However because of the mutations, the Core was closed off and they became more xenophobic. Many remembered how harsh people were to psions when they first started to emerge in humans. Very few outsiders have traveled to the Core, which has left them shrouded in mystery. It is rumored that the inhabitants are mutated beyond recognition. Since no one has really traveled to their Core, they are rumored to be monsters, which of course the AD do nothing to change. They also use that psychology to their advantage by adding horns and special contact lenses to security so no one knows for sure if they are human or something else.
We will be approaching our Kickstarter a bit different than the traditional method.
A traditional Kickstarter sets a goal to create a full game. That goal is usually short of what is actually needed, with stretch goals/add-ons generating the funds for the remainder. This can often cause the core game to run into late delivery issues, creating multiple waves of shipping, or in rare cases, may even result in not delivering at all. By the time the backer receives the product, it has been so long that excitement has worn off or they have even forgotten about it.
The goal of this Kickstarter is to fund the creation of the Anazi Dynasty resin miniatures, one of the factions involved in the Code Zero game. We would like nothing more than for this kickstarter to be hugely successful, allowing us to fully fund the game and miniatures all at once, but decided on taking this different approach for many reasons.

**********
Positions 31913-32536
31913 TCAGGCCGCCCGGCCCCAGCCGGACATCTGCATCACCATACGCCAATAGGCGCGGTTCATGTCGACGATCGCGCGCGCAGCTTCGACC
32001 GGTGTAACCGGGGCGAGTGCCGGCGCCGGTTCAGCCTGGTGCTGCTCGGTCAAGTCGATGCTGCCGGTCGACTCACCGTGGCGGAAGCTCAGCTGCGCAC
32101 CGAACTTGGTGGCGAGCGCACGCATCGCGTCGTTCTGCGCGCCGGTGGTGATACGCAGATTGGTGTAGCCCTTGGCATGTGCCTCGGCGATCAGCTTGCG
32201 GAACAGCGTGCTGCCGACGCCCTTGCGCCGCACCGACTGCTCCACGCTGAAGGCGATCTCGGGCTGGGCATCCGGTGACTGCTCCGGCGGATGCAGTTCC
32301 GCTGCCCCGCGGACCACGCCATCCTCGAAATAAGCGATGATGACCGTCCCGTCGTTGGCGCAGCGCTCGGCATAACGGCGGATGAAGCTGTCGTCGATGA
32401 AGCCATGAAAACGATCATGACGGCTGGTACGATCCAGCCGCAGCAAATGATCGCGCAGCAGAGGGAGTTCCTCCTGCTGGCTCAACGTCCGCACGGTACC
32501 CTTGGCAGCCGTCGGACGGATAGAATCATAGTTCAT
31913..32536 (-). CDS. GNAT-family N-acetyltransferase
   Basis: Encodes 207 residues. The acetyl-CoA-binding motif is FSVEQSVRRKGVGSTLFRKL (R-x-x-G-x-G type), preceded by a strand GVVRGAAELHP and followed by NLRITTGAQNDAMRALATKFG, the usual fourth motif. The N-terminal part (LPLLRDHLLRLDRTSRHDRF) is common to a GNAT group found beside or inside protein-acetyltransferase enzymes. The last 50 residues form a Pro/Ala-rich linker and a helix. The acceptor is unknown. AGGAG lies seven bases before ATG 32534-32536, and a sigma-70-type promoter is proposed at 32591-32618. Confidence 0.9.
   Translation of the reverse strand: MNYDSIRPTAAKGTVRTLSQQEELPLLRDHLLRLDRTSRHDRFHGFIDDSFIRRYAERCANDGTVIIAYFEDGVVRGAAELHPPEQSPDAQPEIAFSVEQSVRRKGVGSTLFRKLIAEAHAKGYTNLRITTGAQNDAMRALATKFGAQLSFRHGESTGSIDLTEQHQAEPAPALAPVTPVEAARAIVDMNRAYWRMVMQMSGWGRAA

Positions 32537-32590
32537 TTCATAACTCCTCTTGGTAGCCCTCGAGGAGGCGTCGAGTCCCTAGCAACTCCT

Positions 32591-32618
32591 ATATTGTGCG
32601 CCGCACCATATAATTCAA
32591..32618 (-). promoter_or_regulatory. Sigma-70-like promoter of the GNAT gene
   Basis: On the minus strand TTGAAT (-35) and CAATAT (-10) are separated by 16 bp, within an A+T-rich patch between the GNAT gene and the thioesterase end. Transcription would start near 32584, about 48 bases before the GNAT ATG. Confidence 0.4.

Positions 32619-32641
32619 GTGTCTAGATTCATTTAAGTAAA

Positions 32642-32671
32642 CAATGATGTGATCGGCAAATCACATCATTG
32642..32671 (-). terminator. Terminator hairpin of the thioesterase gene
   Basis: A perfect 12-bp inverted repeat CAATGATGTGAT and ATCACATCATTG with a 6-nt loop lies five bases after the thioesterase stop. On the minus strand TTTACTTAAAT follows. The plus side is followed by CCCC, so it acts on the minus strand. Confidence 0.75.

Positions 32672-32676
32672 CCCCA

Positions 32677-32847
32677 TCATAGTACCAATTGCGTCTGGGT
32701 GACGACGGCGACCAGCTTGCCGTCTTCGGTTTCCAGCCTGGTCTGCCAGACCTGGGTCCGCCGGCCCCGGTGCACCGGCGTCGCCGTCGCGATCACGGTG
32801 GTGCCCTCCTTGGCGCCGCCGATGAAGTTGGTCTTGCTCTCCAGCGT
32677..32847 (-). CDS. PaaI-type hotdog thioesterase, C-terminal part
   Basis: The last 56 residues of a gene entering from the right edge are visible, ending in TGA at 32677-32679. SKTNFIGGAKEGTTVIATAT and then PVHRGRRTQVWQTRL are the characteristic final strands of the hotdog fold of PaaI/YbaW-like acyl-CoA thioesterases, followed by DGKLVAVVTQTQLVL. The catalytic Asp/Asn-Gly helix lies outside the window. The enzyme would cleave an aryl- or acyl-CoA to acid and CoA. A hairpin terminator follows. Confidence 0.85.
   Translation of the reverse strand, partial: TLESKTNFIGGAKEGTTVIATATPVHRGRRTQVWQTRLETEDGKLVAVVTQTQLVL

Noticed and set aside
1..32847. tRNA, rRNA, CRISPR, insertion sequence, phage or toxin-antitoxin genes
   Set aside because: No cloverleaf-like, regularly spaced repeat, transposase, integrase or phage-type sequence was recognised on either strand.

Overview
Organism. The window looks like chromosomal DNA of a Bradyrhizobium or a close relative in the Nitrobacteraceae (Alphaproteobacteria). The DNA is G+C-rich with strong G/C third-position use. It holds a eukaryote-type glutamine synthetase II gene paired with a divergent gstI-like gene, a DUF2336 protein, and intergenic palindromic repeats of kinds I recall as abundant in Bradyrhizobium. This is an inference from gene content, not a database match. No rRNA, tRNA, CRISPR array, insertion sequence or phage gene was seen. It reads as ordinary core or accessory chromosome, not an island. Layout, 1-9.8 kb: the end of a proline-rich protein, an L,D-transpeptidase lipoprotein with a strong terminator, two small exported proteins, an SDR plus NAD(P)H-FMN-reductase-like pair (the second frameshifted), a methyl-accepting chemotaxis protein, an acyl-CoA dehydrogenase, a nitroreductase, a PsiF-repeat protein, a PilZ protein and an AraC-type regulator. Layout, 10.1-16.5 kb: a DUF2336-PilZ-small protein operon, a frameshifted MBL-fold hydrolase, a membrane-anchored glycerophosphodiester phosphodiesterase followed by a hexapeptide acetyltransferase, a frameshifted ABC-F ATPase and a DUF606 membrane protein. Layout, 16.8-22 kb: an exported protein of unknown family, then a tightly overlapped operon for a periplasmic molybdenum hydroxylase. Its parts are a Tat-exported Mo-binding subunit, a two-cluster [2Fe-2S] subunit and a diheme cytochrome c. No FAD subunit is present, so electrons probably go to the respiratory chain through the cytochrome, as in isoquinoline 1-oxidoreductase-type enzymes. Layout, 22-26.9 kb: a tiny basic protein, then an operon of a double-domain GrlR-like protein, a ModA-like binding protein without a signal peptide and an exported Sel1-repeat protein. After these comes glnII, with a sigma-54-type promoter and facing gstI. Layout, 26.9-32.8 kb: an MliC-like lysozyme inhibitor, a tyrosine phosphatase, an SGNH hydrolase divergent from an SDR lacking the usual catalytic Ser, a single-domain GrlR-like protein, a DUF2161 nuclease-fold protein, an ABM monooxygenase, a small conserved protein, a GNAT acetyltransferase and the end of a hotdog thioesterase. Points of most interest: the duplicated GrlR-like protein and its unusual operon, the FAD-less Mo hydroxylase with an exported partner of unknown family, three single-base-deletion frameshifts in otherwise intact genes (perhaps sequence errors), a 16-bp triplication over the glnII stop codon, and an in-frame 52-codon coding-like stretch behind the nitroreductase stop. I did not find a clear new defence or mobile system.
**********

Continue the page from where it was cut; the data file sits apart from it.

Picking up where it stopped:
Our plan by creating miniatures for each faction, one faction at a time, allows us to ensure we provide our best in a timely manner. This will let us run a smaller campaign, putting the full focus into each faction as we expand the game bit by bit. That means we can fund at a smaller amount which allows us to put the product into our backer’s hands quicker. Instead of waiting two years for something, you’ll have product within a fraction of the time.
Meanwhile we can start small and build the miniatures line while we release the Code Zero game rules in beta format to our backers. Although we are confident we can test and implement it in the traditional time, that often leads to rules being rushed out too soon. This results in sub-par rules, something that needs to be heavily revised within a few months of release. Our method will give backers a unique opportunity to help shape, adjust, and improve the game as we continue to build the product line. We really do value your feedback, and although we might not be able to implement every suggestion or idea, we will definitely listen and make adjustments where needed.
Although we have chosen the faction to produce first, backers will be able to help determine the next faction moving forward as well as what it could unlock. But don't worry, that does not mean we will be launching multiple campaigns at once! The plan is to fund, deliver, and then move on to the next campaign. That will allow us prove ourselves to you, the backers, as well as continuing to foster the growing trust we develop with you, our community. It also means we can learn, adjusting to any mistakes or issues encountered on the way. The slow and steady pace will allow us to better grow Code Zero with our community.
Code Zero originally evolved from a card game design that was similar to some popular TCG (Trading Card Games). The players gain X resources a turn, these resources are used to do actions and other players react to those actions. From there we evolved that into a miniatures skirmish game, keeping with the action/reaction system. From the brief description it can sound similar to other popular miniatures game with similar systems, but the experience is much different. The main focus of the game becomes almost like a chess match, where one player’s actions can have more of an impact or interaction with the other player. The game has a good ebb and flow, with the back and forth between players putting the strategy more on timing and maneuvering.